The performances and depth of character allow for highly compelling viewing. It is true DiCaprio’s showiness makes for a theatrical performance rather than a naturalistic one. However, he is also strong at showing the nervous energy and cowardice of Ernest. His body language is like a small child as he diminishes before his uncle. The power imbalance is underlined in a weird, unnerving scene where Ernest has his backside paddled by Hale. The spatiality of the scene is narrow and distorted. It infers one of the film’s more subtle ideas about displacement. Post-World War I, Ernest is a lost soul. A stomach problem prevents him from undertaking tough labour. He is also a lousy businessman (‘I love money!’ he squeals) and an equally useless criminal. He stages a minor stick ‘em up robbery only to lose his stash soon afterwards in a card game. Hale later berates him for buying a farm that is infected. He is too stupid for crime and too white to understand the culture into which he marries. What’s a local oaf to do? The story’s dramatic questions revolve around the psychological vice in which he finds himself. For most of the film Ernest is incapable of independent thought. Does he love Mollie, and can he break away from his uncle and brother? It is easy to paint the ambiguity about his intentions as a flaw when it is deliberately underlines Ernest’s indecisiveness.
After Certain Women (2016), Lily Gladstone proves once more she can deliver understated, naturalistic performances. There are tough scenes throughout the film where Mollie breaks down upon learning about the tragedy of each family member. Yet there are also quiet scenes where she is physically intense and still as though she too is displaced. She is wedged between her own ailing culture and the courtship of a white man with powerful friends and family. Her sister (Cara Jade Myers) is a violent alcoholic, and her mother (Tantoo Cardinal) is rapidly ageing. It leaves us asking what she accepts as tragic fatalism. Her physical decline is very well depicted as she is left indisposed while taking her insulin shots. Though some of her agency in the story is arguably suppressed in the second half when she is unwell. Just when you think De Niro cannot forge another major screen monster, he gives one of his most chilling performances. Hale is more than a one-dimensional caricature of a violent mob boss or a greedy capitalist. Instead, he continually gaslights people. He works overtime to sow doubt about his involvement. Everyone he encounters (even his own thugs) is a dispensable chess piece on a board of destruction. The only shortcoming is occasionally losing trace of side characters. Ernest’s brother for example feels very removed from him. Though again this might be to show Ernest’s social detachment.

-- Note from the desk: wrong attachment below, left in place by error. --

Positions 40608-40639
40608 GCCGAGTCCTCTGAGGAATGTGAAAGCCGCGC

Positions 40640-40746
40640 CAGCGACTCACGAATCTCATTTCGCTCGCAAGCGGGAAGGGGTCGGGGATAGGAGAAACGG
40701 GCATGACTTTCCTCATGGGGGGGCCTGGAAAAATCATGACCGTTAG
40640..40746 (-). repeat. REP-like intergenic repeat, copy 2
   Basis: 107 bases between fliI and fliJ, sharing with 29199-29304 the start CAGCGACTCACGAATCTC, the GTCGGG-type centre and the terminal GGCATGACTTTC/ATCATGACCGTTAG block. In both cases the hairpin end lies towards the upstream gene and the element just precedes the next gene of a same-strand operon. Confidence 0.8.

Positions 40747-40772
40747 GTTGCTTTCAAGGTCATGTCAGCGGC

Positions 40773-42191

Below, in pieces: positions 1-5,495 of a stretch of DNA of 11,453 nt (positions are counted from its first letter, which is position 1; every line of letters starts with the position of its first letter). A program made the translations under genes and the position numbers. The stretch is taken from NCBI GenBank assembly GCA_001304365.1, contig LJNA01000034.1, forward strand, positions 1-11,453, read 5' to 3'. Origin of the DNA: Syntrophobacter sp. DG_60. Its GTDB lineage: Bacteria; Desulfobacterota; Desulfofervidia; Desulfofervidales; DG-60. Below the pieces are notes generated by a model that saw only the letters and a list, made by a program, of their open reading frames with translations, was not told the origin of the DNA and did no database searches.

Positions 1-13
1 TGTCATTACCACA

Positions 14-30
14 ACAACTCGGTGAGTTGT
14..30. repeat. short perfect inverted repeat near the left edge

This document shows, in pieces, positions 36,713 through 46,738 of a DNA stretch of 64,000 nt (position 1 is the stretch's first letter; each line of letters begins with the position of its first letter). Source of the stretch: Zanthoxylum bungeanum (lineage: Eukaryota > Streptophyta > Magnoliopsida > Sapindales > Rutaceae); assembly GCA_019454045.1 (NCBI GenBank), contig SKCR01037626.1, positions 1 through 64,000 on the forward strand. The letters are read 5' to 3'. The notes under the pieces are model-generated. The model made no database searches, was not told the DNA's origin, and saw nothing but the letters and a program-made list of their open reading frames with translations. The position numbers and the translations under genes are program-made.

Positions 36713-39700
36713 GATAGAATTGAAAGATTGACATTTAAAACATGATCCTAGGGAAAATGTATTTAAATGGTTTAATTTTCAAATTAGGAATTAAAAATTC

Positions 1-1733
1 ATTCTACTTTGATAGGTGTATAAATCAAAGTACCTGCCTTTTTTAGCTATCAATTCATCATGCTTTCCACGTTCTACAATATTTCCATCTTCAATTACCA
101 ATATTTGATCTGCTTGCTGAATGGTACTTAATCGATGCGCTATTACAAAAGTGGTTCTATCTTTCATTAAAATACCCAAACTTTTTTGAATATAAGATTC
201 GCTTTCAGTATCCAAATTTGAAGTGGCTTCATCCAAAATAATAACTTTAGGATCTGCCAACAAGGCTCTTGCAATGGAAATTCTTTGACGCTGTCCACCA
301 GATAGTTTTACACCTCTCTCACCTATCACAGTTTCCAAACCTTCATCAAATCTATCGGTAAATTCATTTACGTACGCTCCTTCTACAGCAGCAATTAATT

Given the film’s length it is amazing how Scorsese holds our attention for its duration. His craftsmanship in recreating this shocking part of US history is impeccably realised and devastating to behold. He is unflinching in showing the ruthless violence of mobsters and white supremacists towards Native Americans. It is at once specific but timely because of the rise of white supremacy in the US today. Yet it also helps that away from the gruelling violence the three central performances are so affecting. The main characters are engrained in a different type of representation on screen where Native Americans are wealthy and powerful but also continuously undermined. Ernest’s displacement and inability to gravitate to one group is one of the more fascinating ideas driving the story. I would like to revisit the film and further explore its complex ideas. One hopes there might even be a longer cut to unravel its ambiguous threads and relationships. Regardless, the film is haunting and memorable, which considering the budget and talent is its own sizable achievement.
Summary: The film is haunting and memorable, which considering the budget and talent is its own sizable achievement.